Blanck Mass, the new side project of Benjamin Power of Fuck Buttons, has a title that seems slightly more considered than that of his house-noise duo with Andrew Hung. As far as I can tell, Blanck Mass is a visual portmanteau of the words “blank” and “black,” combining both senses into one strangely familiar spelling. Significantly for an instrumental album, this word cannot be said out loud without losing at least one of the meanings (the simple addition of the silent consonant “c” to the word “blank” makes it unpronounceable) and verbal language fails (one cannot say two words at once). It’s an appropriate moniker for Power’s latest project, because with Blanck Mass he has created an immersive, alien world that evokes the failure of perception as it recedes across the edge of human understanding.
Blanck Mass moves in evolutionary time, spawning teeming ecosystems living and dying their generations in the inhumanly patient, time-lapse perspective of the drone. The press release with this album calls it “out of step with the nostalgic focus of current climes,” and I hear that. The textures on this album sound very fresh to me, exhibiting little of the analog fetishism, retro-futuristic kitsch, or hypnagogic tricks of much contemporary ambient music. This is what keeps Blanck Mass from being New Age: It’s not sentimental. It’s not even nearly human. Power incorporates field recordings of insects, birds, and ambient sounds into nearly every track, ensconcing them in stately synthetic washes, elemental guitar distortion, and a buzzing churn of computer beeps and clicks that rushes toward the sonic surface like air bubbles in water. On “What You Know,” The Orb’s “Little Fluffy Clouds” shoot lighting down over a primordial sea. “Fuckers” swoons like a chorus of drowned Fitzcarraldos. Blanck Mass is a wet, humid album; it fills the nose and the lungs as much as it enters the ears, evoking condensation, erosion, and the thirsty capillary properties of water, that element whose liquid form is so rare and precious in the universe.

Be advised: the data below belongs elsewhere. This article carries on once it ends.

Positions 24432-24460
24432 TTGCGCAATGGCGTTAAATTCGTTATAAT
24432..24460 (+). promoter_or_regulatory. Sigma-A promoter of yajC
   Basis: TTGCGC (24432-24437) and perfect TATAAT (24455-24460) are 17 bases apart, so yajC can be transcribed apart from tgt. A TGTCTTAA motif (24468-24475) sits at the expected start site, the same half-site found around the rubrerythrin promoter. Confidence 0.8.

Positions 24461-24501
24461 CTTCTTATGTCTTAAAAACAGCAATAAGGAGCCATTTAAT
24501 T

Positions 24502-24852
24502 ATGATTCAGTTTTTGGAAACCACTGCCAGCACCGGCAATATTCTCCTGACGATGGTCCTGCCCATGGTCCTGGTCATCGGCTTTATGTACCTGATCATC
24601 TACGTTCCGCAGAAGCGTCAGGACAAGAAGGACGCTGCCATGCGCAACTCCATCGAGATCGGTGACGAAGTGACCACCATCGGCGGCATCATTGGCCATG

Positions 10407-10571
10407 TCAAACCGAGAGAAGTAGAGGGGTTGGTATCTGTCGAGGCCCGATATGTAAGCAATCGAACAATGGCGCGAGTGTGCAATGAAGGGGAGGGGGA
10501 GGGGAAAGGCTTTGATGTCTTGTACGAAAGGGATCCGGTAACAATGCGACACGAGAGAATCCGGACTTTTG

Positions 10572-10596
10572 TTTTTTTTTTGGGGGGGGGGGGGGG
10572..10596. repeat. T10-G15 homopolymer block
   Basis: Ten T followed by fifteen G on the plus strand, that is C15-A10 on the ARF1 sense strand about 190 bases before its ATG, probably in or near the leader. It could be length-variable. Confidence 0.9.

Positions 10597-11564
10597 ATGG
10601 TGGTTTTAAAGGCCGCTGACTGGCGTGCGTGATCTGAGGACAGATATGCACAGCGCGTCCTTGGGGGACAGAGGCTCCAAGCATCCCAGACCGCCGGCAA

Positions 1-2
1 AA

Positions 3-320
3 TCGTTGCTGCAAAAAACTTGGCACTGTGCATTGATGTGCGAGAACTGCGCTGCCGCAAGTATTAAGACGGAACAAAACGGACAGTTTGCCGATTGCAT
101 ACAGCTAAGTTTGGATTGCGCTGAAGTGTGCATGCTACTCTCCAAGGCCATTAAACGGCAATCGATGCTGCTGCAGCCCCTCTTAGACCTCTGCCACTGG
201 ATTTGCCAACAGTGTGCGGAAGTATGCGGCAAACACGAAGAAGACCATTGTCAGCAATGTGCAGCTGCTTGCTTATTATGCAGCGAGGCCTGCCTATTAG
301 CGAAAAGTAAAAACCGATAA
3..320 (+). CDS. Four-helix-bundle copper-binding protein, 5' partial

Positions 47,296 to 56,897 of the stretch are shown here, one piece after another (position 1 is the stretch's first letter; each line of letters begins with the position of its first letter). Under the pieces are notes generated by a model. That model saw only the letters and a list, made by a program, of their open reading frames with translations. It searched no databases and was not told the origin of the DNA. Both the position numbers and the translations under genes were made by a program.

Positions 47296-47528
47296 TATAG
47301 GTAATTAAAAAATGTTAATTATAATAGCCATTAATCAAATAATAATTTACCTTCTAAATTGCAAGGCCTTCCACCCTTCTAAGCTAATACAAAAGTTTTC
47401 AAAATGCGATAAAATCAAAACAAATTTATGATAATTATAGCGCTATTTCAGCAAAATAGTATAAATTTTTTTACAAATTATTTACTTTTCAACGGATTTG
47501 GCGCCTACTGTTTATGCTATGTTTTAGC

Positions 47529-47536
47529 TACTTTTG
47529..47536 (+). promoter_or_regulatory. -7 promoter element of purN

There is a Darwinian hardness to this album that makes it a fitting release for Mogwai’s Rock Action label. “Sundowner,” in particular, takes the symphonic peak of a post-rock song and stretches it out, USmile (800% Slower)-style into an anoxic swirl of whooshes and rushes, revealing previously hidden fractal motifs dancing in the crescendo. Blanck Mass is a “mass” in many senses: there is the religious sense, the transcendental church of nature, seen not through Emerson’s transparent eyeball but through the grasping, rational lens of the telescope or the microscope. But it is also a mass in the sense of amassing. The songs do not proceed or develop in a horizontal sense, but through the vertical elements of texture and timbre. In its very composition, Blanck Mass evokes the complex interrelations of biological systems, a complexity that is the result of innumerable deaths and lives. Listening to this album suggests a universe of unheard information beyond the reach of understanding and perception, of phenomena both too brief and too enormous for us to comprehend.